Landscript, as the title suggests, is “pictures” that Xu Bing intentionally made with “script.” This project started when the artist went to the Himalayas in Nepal in 1999 and sketched “scenes” with Chinese characters. China has long had a tradition that “calligraphy and painting have the same origins.” Xu Bing’s Landscript, landscape-in-script, transformed the visual images of landscapes to linguistic forms, inviting the viewer to reassess the particularity of Chinese culture hidden in landscape paintings and providing a unique way to “read a scene.”
Art for the People
Art for the People at the entrance of Museum of Modern Art (MoMA), New York, 1999
Art for the People at Victoria and Albert Museum, London, 2001
Art for the People , 1999
Materials: Mixed media installation;
Dimension: 36 x 9 ft (1097.3 x 273.4 cm)
Location: Museum of Modern Art, New York, 1999; Victoria and Albert Musum, London, 2001
Commissioned by the Museum of Modern Art in New York, this work was created for the Museum's ''Project Series,'' a group of monumental banners designed by international artists to be displayed outside the entrance to the museum. Xu emblazoned his eye-catching red-and-yellow banner, measuring 36ft x 9ft, with the slogan ''ART FOR THE PEOPLE: Chairman Mao said'' inscribed in his own invented system of ''Square Word Calligraphy'' -- English words deconstructed but then re-configured into forms that mimic the square structure of Chinese characters. With its prominent display above the museum entrance, the banner and its slogan served both as a motto for the museum and as a public airing of one of Mao Zedong's most fundamental views on art. Reflective also of the artist's personal conviction that Mao's concept of art for the people is universally relevant; the work exemplifies the way in which Xu integrates his particular cultural background and life experience into the international context of contemporary art.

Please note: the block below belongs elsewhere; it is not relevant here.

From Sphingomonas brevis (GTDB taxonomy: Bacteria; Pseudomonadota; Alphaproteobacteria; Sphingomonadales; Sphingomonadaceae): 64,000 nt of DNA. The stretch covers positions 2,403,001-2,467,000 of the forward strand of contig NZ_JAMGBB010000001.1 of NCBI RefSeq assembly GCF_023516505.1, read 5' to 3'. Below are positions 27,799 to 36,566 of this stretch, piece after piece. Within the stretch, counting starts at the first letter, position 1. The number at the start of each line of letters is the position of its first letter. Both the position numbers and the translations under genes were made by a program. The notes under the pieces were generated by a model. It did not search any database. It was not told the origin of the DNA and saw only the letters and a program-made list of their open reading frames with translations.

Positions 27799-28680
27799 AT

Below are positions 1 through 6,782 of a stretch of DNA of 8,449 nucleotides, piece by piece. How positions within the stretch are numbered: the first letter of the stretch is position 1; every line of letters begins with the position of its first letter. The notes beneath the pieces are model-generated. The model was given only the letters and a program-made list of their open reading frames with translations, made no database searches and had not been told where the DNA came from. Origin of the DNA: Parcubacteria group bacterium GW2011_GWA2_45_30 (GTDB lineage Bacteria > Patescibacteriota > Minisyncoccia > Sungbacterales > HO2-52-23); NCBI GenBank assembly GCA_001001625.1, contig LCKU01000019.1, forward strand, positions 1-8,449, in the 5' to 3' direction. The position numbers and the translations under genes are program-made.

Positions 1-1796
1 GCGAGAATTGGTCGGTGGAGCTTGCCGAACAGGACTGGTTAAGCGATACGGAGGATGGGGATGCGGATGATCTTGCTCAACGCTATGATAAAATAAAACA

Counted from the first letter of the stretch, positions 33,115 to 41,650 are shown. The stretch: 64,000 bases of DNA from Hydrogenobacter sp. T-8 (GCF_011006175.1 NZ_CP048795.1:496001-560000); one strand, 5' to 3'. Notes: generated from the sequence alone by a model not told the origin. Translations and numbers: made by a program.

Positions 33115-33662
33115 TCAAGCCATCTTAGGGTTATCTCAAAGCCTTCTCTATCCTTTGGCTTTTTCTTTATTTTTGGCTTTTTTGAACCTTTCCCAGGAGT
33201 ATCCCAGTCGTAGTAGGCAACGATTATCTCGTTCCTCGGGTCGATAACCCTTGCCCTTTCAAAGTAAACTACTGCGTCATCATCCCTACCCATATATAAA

Landscripts from the Himalayan Journal
Medium: Ink on paper
Location: Kiasma Museum of Contemporary Art, Finland
"In 1999, I participated in the 'Himalaya Project' organized by the Kiasma Museum of Contemporary Art of Finland. This 'go into the thick of life' event organized by a Western Contemporary Art Museum made me pick up my sketchbook again and start practicing sketching. These are truly 'sketches' since they are paintings drawn in words. I sit in the mountain, facing the real mountain and write down 'mountain' (also painting the mountain, for Chinese characters to write the character of mountain and to paint the image of mountain turns out to be the same thing). At this moment, I am able to leave behind the discussion of styles and concepts in the history of calligraphy and painting, thus reaching the most essential and unique part of our culture. (This is how I felt back then.)
Everyone understands the principle of 'the same origin of calligraphy and painting'. However, most of them only talk about the relationship between the two from the style of brushwork. But what I experience between the two is their connection in the sense of semiotics. In my opinion, "The Manual of the Mustard Seed Garden" is actually a dictionary. 'Bamboo dots', 'pine and cypress dots', what kind of rock and what kind of wrinkle are all sorted-out 'radicals'. Students learn to draw like learning to write Chinese characters: you need to rote and memorize everything. After that, these symbols can be used to represent all things in the universe, which is why the inheritance of Chinese painting always relies on the method of "paper copy paper".
Chinese literati have always been proud of their artistry combining poetry, calligraphy and painting as a whole. The result of my attempt is to really turn these elements into one thing. You can say that they are calligraphy, you can say that they are paintings, and you can say that they are a piece of essay. "